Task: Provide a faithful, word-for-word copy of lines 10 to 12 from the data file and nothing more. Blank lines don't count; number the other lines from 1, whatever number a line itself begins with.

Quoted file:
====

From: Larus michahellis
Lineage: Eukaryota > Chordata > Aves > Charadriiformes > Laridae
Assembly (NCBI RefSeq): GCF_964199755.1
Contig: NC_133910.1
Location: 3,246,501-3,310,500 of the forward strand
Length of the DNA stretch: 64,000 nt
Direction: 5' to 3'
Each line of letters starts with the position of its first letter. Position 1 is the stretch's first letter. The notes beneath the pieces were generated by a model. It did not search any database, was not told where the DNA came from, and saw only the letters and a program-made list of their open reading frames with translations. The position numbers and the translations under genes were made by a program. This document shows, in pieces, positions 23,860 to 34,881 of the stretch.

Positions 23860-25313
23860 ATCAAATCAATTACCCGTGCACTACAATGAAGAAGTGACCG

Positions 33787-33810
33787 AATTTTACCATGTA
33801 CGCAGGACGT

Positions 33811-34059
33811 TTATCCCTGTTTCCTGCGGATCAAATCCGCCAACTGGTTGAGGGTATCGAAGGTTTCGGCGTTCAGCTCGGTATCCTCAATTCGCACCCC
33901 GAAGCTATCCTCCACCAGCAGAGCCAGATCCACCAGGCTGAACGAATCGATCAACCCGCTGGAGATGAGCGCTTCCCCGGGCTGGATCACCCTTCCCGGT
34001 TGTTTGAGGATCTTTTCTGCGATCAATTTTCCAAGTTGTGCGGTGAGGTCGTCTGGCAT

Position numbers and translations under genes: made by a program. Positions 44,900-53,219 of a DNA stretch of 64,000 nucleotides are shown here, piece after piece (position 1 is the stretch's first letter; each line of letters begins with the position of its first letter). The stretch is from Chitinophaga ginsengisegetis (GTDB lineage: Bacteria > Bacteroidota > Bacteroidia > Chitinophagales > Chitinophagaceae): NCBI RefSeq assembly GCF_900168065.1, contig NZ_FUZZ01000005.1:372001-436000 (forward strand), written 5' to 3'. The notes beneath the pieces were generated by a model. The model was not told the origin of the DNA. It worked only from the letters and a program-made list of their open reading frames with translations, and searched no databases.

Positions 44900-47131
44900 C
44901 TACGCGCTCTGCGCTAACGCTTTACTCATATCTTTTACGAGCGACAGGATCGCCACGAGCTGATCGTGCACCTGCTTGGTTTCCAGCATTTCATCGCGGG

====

23860 ATCAAATCAATTACCCGTGCACTACAATGAAGAAGTGACCG

Positions 33787-33810
33787 AATTTTACCATGTA